In some cases, a microservice may encapsulate a central business process with complex requirements. The criticality of this process may necessitate very comprehensive testing of the service such as the full range of test strategies discussed here. In other cases, a microservice may be experimental, less crucial from a business standpoint or may have a short lifespan. The level of testing required may be lower such that only a couple of the strategies make sense.

While this decision making process is still possible in a monolithic architecture, the addition of clear, well defined boundaries makes it easier to see the components of your system and treat them in isolation.

Even though the options for testing increase in a microservice architecture, it is still important to follow the principal of the test pyramid to avoid decreasing the value of the tests through large bloated test suites that are hard to maintain and time consuming to execute.

Mention monitoring? Testing in production?


The test pyramid helps us to maintain a balance betweenthe different types of test

In general, the more coarse grained a test is, the more brittle, time consuming to execute and difficult to write and maintain it becomes. This additional expense stems from the fact that such tests naturally involve more moving parts than more fine grained focussed ones.

The concept of the test pyramid is a simple way to think about the relative number of tests that should be written at each granularity. Moving up through the tiers of the pyramid, the scope of the tests increases and the number of tests that should be written decreases.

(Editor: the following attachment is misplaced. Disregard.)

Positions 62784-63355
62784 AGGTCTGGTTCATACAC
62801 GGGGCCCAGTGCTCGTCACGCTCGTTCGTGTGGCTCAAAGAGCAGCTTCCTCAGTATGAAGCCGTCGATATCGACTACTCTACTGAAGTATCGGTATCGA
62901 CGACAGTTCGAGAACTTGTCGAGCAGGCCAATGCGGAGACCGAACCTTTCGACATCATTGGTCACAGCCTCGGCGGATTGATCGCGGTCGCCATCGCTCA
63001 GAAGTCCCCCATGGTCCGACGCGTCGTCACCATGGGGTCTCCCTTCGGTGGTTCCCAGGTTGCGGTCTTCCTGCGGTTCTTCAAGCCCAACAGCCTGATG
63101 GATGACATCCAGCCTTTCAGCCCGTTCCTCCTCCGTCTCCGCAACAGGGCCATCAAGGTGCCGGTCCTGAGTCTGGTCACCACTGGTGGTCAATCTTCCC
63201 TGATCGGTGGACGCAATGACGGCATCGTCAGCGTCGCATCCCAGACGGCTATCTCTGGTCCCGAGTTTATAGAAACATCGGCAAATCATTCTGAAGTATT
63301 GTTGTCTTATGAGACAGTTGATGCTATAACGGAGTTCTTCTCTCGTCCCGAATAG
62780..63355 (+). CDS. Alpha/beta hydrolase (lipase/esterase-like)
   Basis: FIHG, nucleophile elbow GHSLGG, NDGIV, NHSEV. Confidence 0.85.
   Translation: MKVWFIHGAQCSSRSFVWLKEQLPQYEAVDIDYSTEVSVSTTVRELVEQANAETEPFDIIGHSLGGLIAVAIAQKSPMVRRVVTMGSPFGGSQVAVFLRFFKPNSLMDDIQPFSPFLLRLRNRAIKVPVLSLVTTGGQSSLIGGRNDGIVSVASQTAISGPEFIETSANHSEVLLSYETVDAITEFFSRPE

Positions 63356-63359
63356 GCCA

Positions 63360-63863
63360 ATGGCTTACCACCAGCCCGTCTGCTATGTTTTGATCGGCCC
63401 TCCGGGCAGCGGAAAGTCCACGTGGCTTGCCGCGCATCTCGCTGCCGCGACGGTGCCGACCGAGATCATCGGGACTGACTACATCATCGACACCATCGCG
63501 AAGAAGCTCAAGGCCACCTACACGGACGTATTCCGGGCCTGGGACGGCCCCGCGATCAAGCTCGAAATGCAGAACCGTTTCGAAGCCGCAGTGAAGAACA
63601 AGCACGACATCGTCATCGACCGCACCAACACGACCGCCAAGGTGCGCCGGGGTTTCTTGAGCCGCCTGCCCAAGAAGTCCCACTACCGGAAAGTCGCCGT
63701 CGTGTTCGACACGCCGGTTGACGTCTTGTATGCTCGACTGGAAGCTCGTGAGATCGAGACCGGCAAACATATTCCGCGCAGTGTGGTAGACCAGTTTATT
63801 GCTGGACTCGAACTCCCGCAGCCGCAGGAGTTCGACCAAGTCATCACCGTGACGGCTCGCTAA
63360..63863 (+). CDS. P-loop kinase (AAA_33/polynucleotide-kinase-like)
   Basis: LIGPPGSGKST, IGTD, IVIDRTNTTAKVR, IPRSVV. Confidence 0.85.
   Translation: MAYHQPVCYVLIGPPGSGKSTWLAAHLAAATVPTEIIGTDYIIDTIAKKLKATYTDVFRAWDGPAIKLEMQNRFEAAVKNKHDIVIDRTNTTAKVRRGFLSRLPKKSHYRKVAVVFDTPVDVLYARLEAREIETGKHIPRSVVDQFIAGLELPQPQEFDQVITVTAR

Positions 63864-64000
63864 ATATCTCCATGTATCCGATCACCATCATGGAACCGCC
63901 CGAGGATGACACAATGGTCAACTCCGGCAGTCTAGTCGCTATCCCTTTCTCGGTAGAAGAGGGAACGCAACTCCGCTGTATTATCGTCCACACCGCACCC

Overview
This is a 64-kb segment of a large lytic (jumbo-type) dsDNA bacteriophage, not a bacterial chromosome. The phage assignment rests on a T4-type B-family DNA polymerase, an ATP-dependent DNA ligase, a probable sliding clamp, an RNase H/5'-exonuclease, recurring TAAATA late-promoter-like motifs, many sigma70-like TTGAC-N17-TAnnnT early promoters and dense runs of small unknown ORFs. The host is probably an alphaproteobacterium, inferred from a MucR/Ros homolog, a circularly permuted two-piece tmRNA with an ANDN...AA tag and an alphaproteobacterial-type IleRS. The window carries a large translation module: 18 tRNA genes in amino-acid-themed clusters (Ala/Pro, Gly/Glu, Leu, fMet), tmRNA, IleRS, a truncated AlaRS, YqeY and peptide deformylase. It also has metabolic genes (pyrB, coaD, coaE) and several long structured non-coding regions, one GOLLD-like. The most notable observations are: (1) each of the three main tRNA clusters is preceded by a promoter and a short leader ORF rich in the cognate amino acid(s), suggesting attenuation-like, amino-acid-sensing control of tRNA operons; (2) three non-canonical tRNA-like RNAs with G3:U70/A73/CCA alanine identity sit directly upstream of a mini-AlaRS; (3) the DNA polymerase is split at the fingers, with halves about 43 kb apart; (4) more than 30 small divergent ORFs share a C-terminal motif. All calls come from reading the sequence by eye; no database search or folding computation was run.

At the top of the pyramid sits exploratory testing, manually exploring the system in ways that haven't been considered as part of the scripted tests. Exploratory testing allows the team to learn about the system and to educate and improve their automated tests.

By following the guidelines of the test pyramid, we can avoid decreasing the value of the tests through large boated test suites that are expensive to maintain and execute.


In summary...

Unit tests: exercise the smallest pieces of testable software in the application to determine whether they behave as expected.

Integration tests: verify the communication paths and interactions between components to detect interface defects.

Component tests: limit the scope of the exercised software to a portion of the system under test, manipulating the system through internal code interfaces and using test doubles to isolate the code under test from other components.

Contract tests: verify interactions at the boundary of an external service asserting that it meets the contract expected by a consuming service.

End-to-end tests: verify that a system meets external requirements and achieves its goals, testing the entire system, from end to end.